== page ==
Nondiscrimination Ordinance Approved In Boise, City Council Cites “Civic Responsibility”
Idaho’s capitol city became the second community in the state to pass a nondiscrimination ordinance. Boise’s City Council voted unanimously Tuesday night to prohibit discrimination in housing, employment and public accommodations based on sexual orientation and gender identity. The ordinance takes effect on January first.
More than 150 people gave Boise’s City Council a standing ovation after they approved the ordinance.
Three weeks earlier, the city council took public testimony on the ordinance. That meeting lasted almost five hours. Council president Maryanne Jordan recalled that hearing, saying it was the most profound experience she’s had on the council.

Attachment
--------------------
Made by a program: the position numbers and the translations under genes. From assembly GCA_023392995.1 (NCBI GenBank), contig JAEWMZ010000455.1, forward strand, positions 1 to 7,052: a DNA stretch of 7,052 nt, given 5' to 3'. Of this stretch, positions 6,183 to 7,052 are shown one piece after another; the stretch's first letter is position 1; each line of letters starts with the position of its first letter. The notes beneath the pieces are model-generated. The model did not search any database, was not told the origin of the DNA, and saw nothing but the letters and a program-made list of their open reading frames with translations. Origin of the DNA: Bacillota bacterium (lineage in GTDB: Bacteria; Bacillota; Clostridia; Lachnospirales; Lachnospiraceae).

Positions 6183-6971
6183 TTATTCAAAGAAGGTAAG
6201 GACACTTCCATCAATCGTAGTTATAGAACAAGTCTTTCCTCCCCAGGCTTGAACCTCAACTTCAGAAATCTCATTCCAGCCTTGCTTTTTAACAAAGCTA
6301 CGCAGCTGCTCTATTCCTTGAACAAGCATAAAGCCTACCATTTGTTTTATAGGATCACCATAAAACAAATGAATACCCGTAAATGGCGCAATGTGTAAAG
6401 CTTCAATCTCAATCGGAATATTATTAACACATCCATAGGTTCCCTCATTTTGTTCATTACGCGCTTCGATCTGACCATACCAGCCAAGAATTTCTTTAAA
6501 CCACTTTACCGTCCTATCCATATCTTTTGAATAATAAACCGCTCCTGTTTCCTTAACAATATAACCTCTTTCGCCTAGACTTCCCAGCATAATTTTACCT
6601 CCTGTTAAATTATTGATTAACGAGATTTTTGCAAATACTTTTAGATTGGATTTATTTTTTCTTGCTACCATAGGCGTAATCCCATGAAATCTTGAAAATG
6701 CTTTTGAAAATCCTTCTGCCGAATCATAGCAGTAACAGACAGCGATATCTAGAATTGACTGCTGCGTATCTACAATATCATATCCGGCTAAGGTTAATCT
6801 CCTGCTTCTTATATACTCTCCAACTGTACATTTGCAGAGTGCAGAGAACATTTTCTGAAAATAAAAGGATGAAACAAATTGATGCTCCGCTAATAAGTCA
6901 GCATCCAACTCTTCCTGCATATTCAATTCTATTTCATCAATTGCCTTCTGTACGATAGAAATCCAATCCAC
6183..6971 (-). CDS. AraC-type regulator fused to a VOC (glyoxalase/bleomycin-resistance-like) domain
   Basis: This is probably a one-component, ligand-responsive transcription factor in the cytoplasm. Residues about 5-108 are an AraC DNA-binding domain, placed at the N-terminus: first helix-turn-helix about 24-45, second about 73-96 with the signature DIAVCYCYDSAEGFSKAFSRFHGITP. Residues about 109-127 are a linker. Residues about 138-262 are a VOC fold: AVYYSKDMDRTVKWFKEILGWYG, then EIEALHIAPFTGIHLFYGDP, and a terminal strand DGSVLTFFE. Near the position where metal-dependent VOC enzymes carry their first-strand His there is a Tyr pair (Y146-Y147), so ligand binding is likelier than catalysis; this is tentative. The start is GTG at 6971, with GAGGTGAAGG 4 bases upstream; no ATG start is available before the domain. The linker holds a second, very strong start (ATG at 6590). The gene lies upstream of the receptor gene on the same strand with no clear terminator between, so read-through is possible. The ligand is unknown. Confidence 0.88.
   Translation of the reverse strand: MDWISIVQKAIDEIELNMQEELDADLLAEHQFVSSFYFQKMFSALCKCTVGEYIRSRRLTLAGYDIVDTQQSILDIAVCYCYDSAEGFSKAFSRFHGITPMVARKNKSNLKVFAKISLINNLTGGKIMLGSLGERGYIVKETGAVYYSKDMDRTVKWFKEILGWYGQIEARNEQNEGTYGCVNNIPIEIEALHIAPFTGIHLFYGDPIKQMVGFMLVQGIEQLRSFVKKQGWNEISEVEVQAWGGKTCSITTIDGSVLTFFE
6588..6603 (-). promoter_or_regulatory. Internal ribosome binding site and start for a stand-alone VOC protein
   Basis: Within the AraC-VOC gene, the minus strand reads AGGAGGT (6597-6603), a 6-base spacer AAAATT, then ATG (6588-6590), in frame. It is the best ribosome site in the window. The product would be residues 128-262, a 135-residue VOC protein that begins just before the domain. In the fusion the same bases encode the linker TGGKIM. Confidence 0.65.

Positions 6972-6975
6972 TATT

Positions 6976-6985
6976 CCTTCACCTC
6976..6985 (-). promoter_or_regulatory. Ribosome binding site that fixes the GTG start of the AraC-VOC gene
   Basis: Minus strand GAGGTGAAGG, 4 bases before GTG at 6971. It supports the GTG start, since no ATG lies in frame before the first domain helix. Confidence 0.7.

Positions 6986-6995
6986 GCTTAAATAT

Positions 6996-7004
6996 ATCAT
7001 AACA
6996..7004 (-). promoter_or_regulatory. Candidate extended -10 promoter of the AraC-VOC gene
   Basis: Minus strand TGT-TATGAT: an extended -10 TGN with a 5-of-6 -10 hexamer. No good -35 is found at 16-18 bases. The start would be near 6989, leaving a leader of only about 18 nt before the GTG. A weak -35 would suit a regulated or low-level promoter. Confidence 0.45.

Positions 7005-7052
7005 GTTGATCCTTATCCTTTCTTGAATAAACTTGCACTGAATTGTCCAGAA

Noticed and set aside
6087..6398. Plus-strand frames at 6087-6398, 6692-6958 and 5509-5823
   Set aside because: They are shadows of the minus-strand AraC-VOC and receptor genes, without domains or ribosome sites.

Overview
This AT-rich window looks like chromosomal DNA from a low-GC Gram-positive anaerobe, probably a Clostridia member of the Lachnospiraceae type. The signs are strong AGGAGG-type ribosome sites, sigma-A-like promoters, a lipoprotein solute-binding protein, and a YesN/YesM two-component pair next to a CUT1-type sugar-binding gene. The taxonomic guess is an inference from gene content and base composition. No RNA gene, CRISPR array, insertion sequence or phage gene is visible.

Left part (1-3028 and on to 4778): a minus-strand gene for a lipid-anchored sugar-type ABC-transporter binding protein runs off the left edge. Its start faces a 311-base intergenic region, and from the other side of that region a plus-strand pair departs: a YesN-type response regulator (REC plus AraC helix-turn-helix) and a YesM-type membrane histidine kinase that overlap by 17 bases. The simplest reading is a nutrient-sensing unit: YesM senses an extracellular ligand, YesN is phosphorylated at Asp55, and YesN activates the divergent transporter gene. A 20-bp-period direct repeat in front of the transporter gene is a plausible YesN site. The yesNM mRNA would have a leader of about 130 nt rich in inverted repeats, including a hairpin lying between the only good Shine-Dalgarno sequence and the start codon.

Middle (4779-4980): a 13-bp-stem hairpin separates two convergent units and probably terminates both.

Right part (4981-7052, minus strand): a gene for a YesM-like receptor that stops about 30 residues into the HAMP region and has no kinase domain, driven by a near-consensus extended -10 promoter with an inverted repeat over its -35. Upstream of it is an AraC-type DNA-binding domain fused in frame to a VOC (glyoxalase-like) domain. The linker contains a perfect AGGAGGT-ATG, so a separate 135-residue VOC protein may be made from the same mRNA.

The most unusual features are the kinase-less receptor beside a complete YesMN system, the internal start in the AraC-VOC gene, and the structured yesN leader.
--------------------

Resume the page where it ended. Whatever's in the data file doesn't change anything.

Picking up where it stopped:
“And if this ordinance can serve to have children in our community feel valued in a way that they may not have before, to go away to school and then to come home to place that they love and know that they can thrive here as adults, then I think we have done our civic responsibility,” Jordan said.
Councilwoman Lauren McLean co-sponsored the ordinance. She made the motion to pass it Tuesday night. "We know no one in our community should fear losing a job, losing their home, or being turned away at a restaurant for who they are or who they love and this makes that official,” McLean explained.
Sandpoint passed a similar ordinance in 2011. Pocatello is considering a nondiscrimination measure. Currently there is no statewide protection to prohibit discrimination based on sexual orientation and gender identity.
Copyright 2012 Boise State Public Radio